April 20th, 2018
Can I stop the other parent of my child making an application to the court?
This is a question we often hear from clients who have been through the court process on more than one occasion due to repeated applications by their ex-partner in relation to child arrangements. There are orders that the court can make restricting a parent’s ability to make an application under the Children Act 1989. These orders can be granted under Section 91(14) of the Children Act 1989 (CA 1989) and are often referred to in practice as Section 91(14) orders.
The court may make an order under s91(14) that no application for an order under the Act of any specified kind can be made without leave from the court. These orders can be made in both private law and public law proceedings. It does not stop the application, but it means the court has the power to consider the application before deciding whether it is appropriate to grant permission for it to proceed.
These types of orders can be made on the request of either party, or the court can make them on its own motion.
When will the court grant such an order?
The court will not automatically make a s91(14) order upon request. The court has to deem it appropriate to do so. These types of orders are unusual and are only made in exceptional circumstances. Their purpose is to stop someone from making continued and disruptive applications to the court. Usually they are made when one person has already made several previous applications to the court in relation to the child(ren) and these applications have failed. The court has to decide whether the applications were reasonable, or whether they were misplaced.
Ultimately, the court will only make such an order if it is in the best interests of the child(ren), who are subject to the proceedings, to do so. The court will look at whether the child(ren) will be subjected to unnecessary and unacceptable strain unless the order is granted. So even where there have not been previous repeated applications, the court can still decide that a s91(14) order is appropriate, although this is rare.
How long will the order be in place?
These orders do not last forever and will have an end date. The length of the order must be proportionate and balance the strain or harm it is intended to avoid. The court will carefully consider how long it is appropriate for the order to be in place in order to do this. There has been some considerable case law on this, and ultimately each case will turn on its own facts.
These types of order can be extremely helpful and alleviate a lot of stress and unnecessary potential cost in terms of legal fees. If you are having trouble in relation to arrangements for your child(ren) and want to discuss possible s91(14) orders or any other types of orders under the Children Act 1989, then please give us a call on 01908 262680.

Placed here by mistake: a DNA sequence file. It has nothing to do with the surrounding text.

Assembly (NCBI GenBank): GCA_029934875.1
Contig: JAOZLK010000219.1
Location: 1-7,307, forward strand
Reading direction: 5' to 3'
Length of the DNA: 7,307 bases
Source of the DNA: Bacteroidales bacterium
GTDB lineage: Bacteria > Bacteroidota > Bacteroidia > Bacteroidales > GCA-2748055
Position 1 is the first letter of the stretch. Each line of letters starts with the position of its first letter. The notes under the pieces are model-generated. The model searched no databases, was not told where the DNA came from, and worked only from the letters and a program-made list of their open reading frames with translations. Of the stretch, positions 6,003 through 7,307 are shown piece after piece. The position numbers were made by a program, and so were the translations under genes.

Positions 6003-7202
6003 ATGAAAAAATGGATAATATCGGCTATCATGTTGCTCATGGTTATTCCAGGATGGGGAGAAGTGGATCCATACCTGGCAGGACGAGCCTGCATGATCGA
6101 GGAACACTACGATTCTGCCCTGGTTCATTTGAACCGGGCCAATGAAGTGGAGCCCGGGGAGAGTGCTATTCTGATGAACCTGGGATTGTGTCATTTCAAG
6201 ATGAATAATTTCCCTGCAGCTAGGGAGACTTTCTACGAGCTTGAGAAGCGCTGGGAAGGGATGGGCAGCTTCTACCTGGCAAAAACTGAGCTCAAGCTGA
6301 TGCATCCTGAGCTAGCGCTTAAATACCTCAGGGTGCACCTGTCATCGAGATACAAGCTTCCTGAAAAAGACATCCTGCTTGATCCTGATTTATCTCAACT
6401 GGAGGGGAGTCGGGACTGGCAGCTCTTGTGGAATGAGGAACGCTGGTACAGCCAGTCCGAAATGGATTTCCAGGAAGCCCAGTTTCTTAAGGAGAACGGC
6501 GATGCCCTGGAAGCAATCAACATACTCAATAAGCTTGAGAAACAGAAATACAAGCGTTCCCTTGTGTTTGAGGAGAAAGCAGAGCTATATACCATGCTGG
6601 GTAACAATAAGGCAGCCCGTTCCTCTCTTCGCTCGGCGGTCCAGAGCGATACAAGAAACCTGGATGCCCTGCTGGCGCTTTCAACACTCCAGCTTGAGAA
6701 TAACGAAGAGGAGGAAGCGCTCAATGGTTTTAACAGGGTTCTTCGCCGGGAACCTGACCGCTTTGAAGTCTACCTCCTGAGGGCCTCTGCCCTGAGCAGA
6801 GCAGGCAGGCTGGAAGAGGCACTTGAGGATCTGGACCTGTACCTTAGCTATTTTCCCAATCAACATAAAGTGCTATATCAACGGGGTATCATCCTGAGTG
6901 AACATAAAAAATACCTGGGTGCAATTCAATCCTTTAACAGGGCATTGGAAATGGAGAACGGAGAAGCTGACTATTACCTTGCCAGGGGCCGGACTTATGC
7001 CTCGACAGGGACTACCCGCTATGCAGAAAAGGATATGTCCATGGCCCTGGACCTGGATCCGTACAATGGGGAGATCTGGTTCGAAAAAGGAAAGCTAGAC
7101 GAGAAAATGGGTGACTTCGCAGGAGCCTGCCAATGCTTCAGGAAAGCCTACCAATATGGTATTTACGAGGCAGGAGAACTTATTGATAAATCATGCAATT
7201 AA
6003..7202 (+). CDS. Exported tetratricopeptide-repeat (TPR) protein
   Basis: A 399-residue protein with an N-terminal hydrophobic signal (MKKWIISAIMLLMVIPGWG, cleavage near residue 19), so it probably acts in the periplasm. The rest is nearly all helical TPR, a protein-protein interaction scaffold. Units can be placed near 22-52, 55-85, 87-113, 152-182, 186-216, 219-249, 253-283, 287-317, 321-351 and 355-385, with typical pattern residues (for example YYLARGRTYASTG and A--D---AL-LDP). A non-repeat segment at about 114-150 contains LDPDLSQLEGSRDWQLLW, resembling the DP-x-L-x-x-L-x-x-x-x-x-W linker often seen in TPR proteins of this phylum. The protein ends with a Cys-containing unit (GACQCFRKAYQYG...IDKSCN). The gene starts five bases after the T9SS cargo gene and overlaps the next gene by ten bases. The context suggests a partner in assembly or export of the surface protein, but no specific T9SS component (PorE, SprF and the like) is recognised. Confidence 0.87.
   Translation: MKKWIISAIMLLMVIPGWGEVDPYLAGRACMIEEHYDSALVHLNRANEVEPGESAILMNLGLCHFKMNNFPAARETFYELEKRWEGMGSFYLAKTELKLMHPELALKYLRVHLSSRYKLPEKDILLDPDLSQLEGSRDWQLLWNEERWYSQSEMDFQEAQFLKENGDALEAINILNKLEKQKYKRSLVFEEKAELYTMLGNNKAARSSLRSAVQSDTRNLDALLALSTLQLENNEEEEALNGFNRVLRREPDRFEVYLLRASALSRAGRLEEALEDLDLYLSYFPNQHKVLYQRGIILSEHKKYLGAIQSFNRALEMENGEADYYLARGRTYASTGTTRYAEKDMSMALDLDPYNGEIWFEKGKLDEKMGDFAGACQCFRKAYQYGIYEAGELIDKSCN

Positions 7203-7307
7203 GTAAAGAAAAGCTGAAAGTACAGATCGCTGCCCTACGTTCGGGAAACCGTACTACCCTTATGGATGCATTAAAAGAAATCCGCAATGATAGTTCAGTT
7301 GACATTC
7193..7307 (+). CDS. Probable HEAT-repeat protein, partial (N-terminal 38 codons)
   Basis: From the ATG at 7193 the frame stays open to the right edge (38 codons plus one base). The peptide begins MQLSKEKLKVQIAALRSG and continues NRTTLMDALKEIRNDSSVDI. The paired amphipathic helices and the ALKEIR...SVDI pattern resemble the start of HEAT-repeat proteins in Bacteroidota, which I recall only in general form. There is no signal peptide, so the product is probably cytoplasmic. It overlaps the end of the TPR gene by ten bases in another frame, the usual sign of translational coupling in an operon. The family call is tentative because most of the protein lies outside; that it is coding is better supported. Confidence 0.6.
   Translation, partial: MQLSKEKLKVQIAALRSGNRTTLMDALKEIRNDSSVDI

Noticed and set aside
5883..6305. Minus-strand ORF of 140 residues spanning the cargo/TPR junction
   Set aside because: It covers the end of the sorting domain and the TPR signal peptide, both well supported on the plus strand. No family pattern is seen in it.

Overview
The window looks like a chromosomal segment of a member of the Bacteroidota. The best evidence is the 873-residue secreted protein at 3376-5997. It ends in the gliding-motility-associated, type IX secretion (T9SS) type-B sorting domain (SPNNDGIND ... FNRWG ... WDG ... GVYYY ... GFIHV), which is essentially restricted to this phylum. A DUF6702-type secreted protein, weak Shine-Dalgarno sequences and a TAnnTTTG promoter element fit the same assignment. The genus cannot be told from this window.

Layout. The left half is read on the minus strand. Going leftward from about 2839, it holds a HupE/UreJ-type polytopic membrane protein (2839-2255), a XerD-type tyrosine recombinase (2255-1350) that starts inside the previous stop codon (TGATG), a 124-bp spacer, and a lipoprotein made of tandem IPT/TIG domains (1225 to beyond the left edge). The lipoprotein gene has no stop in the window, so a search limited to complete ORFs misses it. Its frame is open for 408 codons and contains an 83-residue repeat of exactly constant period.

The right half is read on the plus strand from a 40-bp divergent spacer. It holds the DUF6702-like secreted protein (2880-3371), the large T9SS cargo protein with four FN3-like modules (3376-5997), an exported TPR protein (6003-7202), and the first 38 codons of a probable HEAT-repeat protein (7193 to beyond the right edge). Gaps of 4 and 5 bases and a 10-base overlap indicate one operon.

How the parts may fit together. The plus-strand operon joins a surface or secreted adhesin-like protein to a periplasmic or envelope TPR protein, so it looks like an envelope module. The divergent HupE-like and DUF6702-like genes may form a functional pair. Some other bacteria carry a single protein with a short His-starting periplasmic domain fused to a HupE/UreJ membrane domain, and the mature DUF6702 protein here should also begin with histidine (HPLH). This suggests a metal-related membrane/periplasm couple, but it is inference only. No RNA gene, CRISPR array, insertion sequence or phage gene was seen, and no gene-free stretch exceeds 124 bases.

Having obtained her A Levels from the Royal Latin School in Buckingham, Rebecca Stewart went on to obtain a Legal Secretary Diploma through Pitmans Training and immediately following qualification secured a role at Hawkins Family Law. Following that she discovered her true ambition lay in becoming a Legal Executive specialising in Family Law.In 2012 Rebecca enrolled at Cilex Law School and by 2015 had completed all her level 3 exams, achieving distinctions in 3 of these modules, and is now an Associate Member of Cilex. Rebecca is now working towards her level 6 qualifications and is now able to act as a trainee Legal Executive under the supervision of the Directors of Hawkins Family Law.
Hawkins Family Law fields 'a very professional team that delivers a high-class service and has strength-in-depth from senior to junior level'. Managing director and team head Jo Hawkins provides 'clear and accurate advice and moral support through often testing times for her clients; she focuses on deriving the best long-term outcome for her client and other parties'. The practice has particular strength financial matters, including divorce and ToLATA proceedings. Other key figures include Loraine Davenport, who has strong collaborative law expertise and handles complex children cases and high-net-worth ancillary relief matters; Annabel Hayward, who focuses on complex financial provision and co-habitation matters; and Stacey St Clair.
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What the team is known for
Boutique family law firm that punches above its weight in terms of high-value and complex matrimonial finance instructions relating to business assets, pensions and substantial property portfolios, including assisting with the handling of assets abroad. Also represents clients in the negotiation of wealth protection agreements and private law childcare arrangements. Fields a team trained in collaborative law and alternative dispute resolution.
An impressed client says: "The team's personal service and individual care is a great asset,"adding that the lawyers are "always available to assist and understand the occasional need for immediate advice and guidance, providing a very reassuring service."
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